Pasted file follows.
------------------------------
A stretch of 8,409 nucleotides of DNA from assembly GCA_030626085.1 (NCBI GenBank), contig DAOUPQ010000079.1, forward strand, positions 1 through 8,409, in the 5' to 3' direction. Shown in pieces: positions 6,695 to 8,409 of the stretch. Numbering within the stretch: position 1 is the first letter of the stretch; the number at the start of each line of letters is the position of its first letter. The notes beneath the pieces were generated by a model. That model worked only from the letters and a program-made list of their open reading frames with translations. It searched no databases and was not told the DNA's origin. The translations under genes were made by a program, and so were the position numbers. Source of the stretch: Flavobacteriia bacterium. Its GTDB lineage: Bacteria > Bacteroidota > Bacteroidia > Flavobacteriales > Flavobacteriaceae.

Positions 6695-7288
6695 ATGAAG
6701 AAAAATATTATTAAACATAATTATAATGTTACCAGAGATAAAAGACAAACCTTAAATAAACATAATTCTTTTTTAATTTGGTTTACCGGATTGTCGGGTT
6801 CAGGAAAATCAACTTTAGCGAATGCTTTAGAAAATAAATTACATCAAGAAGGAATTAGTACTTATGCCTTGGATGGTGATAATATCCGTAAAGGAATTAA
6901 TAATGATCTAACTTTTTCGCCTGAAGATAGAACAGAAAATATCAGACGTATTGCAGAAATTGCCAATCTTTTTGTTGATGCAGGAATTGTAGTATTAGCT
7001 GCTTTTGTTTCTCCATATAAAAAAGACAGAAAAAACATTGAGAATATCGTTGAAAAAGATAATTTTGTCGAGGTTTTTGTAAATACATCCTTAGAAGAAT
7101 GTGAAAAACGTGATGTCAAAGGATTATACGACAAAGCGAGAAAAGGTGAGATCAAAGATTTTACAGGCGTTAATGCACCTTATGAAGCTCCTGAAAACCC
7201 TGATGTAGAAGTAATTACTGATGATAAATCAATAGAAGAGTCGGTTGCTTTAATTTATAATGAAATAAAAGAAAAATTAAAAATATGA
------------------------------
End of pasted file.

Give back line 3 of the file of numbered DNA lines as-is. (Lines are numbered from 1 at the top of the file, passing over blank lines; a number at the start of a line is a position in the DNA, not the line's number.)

6695 ATGAAG